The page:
Name = Saccule
Latin = sacculus
GraySubject = 232
GrayPage = 1052
Caption = illustration of otolith organs showing detail of
utricle, ococonia, endolymph, cupula, macula, hair cellfilaments, and saccular nerve
MapPos = Saccule
MeshName = Saccule+and+Utricle
MeshNumber = A09.246.631.909.625 |
The saccule is a bed of sensory cells situated in the inner ear. The saccule translates head movements into neural impulses which the brain can interpret. The saccule is sensitive to linear translations of the head, specifically movements up and down (think about moving on an elevator). When the head moves vertically, the sensory cells of the saccule are disturbed and the neurons connected to them begin transmitting impulses to the brain. These impulses travel along the vestibular portion of the eighth cranial nerve to the vestibular nuclei in the brainstem.
The vestibular system is important in maintaining
balance, or equilibrium. The vestibular system includes the saccule, utricle, and the three semicircular canals. The vestibuleis the name of the fluid-filled, membranous duct than contains these organs of balance. The vestibule is encased in the temporal boneof the skull.
The saccule, or sacculus, is the smaller of the two vestibular sacs. It is globular in form and lies in the
recessus sphæricusnear the opening of the scala vestibuliof the cochlea. Its cavity does not directly communicate with that of the utricle. The anterior part of the saccule exhibits an oval thickening, the macula acustica sacculi, or macula, to which are distributed the saccular filaments of the vestibular branch of the vestibulocochlear nerve, also known as the acoustic nerveor cranial nerve VIII.
Within the macula are
hair cells, each having a hair bundleon the apical aspect. The hair bundle is composed of a single kinociliumand many (at least 70) stereocilia. Stereocilia are connected to mechanically-gated ion channels in the hair cell plasma membrane via tip links. Supporting cells are interdigitate between hair cells and secrete the otolithic membrane, a thick, gelatinous layer of glycoprotein. Covering the surface of the otolithic membrane are otoliths, which are crystals of calcium carbonate. For this reason, the saccule is sometimes called an "otolithic organ."
From the posterior wall of the saccule is given off a canal, the ductus endolymphaticus. This duct is joined by the ductus utriculosaccularis, and then passes along the aquæductus vestibuli and ends in a blind pouch (saccus endolymphaticus) on the posterior surface of the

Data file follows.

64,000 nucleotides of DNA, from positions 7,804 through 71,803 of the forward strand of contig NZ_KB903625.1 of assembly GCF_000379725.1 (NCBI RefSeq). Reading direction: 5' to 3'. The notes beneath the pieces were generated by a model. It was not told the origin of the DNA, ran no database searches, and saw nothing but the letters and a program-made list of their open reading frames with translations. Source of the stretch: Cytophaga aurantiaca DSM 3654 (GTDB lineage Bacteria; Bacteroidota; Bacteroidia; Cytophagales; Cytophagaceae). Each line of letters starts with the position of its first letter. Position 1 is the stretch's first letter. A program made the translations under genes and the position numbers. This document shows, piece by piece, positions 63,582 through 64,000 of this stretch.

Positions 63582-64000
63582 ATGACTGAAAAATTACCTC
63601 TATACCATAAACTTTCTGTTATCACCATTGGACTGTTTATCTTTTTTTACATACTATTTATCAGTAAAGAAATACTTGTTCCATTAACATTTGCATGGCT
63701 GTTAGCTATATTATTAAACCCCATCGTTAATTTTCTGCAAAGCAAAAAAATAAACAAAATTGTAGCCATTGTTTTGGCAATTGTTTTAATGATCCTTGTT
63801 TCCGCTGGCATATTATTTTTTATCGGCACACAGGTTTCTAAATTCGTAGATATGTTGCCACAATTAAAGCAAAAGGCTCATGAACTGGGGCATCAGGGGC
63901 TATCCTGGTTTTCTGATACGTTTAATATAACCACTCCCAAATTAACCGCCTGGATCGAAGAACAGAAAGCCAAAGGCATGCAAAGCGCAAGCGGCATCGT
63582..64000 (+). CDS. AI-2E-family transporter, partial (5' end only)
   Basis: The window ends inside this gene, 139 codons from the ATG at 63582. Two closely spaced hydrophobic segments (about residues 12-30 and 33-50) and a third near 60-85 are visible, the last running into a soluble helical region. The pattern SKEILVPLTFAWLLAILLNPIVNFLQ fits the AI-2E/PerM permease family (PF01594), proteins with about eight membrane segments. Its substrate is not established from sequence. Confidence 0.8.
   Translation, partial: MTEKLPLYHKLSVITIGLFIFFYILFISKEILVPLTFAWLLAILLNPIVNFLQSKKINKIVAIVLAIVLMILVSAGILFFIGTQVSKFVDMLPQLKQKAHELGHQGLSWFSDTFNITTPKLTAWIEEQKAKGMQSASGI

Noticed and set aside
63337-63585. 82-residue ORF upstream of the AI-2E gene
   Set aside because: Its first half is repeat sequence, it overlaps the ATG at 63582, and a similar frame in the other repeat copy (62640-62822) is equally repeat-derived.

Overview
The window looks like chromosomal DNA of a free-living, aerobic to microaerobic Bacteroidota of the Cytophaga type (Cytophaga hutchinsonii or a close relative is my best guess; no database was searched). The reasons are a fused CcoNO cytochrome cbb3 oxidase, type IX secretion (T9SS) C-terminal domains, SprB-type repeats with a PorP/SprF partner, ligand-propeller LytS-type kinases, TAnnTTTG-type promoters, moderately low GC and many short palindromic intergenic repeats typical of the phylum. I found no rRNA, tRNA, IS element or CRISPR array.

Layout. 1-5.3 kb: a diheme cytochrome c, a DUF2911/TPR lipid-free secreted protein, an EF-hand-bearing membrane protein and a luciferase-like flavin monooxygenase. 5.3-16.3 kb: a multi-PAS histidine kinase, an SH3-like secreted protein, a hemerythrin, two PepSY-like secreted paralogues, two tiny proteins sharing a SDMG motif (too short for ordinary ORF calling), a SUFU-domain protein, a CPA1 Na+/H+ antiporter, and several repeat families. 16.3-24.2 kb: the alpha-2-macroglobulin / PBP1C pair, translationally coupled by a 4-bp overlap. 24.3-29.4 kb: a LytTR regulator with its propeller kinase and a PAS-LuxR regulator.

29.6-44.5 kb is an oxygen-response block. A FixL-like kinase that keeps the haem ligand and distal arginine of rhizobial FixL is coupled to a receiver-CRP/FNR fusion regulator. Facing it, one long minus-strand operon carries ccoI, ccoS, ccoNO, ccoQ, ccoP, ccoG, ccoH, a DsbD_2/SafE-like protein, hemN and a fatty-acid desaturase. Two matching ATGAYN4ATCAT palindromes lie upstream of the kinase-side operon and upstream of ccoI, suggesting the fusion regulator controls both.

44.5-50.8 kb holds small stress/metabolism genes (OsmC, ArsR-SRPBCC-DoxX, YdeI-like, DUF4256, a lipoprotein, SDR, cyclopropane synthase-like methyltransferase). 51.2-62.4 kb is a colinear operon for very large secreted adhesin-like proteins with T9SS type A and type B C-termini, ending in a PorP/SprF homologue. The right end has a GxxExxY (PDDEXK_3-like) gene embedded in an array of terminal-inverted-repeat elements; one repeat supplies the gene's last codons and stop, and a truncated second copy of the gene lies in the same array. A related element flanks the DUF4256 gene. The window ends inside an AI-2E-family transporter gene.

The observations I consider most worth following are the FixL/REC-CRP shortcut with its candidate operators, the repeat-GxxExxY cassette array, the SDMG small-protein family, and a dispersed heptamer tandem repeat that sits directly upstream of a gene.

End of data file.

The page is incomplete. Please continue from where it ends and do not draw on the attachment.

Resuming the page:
petrous portionof the temporal bone, where it is in contact with the dura mater.
From the lower part of the saccule a short tube, the canalis reuniens of Hensen, passes downward and opens into the
ductus cochlearisnear its vestibular extremity.
The saccule gathers sensory information to orient the body in space. It primarily gathers information about linear movement in the vertical plane. The structures that enable to saccule to gather this vestibular information are the
hair cells. When the head tilts, the otolithic membrane slides over the hair cells in the direction of the tilt. This sliding bends the hair bundles of the hair cells, which causes stretching of the tip links and opening of the mechanically gated ion channels. Cations such as K+ rush into the hair cell cytosol, depolarizing it. Depolarization induces opening of voltage-gated Ca2+ channels at the basal aspect of the hair cell, which triggers exocytosisof neurotransmitterto the vestibular neurons. These impulses are communicated via the vestibular nerve to vestibular nuclei in the brainstemand medulla. Impulses are also carried to the cerebellumvia the inferior cerebral peduncles.
* Tortora, G. J. & Derrickson, B. (2006). "Principles of Anatomy and Physiology," 11th Edition. John Wiley and Sons, Inc.
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Look at other dictionaries:
saccule — [ sakyl ] n. m. • 1847; lat. sacculus « petit sac » ♦ Anat. Vésicule placée à la partie inférieure du vestibule de l oreille interne. ● saccule nom masculin (latin sacculus, petit sac) Organe membraneux situé dans le vestibule de l oreille… … Encyclopédie Universelle
Saccule — Sac cule, n. [L. sacculus, dim. of saccus sack.] A little sac; specifically, the sacculus of the ear. [1913 Webster] … The Collaborative International Dictionary of English
saccule — [sak′yo͞ol] n. [L sacculus, dim. of saccus, SACK1] a small sac; esp., the smaller of the two divisions of the membranous labyrinth of the inner ear … English World dictionary
saccule — (Order Decapoda): In antennal gland, proximalmost of two divisions (saccule, labyrinth) of end sac. Consists of simple vesicle or is partitioned internally [Stachowitsch, 1992] … Crustacea glossary
saccule — (sa ku l ) s. m. Terme d anatomie. Une des deux vésicules du vestibule membraneux de l oreille moyenne, logée dans la fossette ronde vestibulaire. Le saccule communique avec l autre vésicule et est tapissé d otoconie. ÉTYMOLOGIE Lat. sacculus … Dictionnaire de la Langue Française d'Émile Littré
saccule — noun Etymology: New Latin sacculus, from Latin, diminutive of saccus bag more at sack Date: circa 1839 a little sac; specifically the smaller chamber of the membranous labyrinth of the ear … New Collegiate Dictionary
saccule — sacculus … Dictionary of ichthyology
saccule — n. [L. dim. saccus, bag] 1. A small sac or pouch. 2. Sometimes applied to a small invagination of the cuticle … Dictionary of invertebrate zoology
saccule — /sak yoohl/, n. 1. Anat. the smaller of two sacs in the membranous labyrinth of the internal ear. Cf. utricle (def. 3). 2. a little sac. [1830 40; < L sacculus SACCULUS] * * * … Universalium
saccule — noun The smallest chamber of the membranous labyrinth of the ear … Wiktionary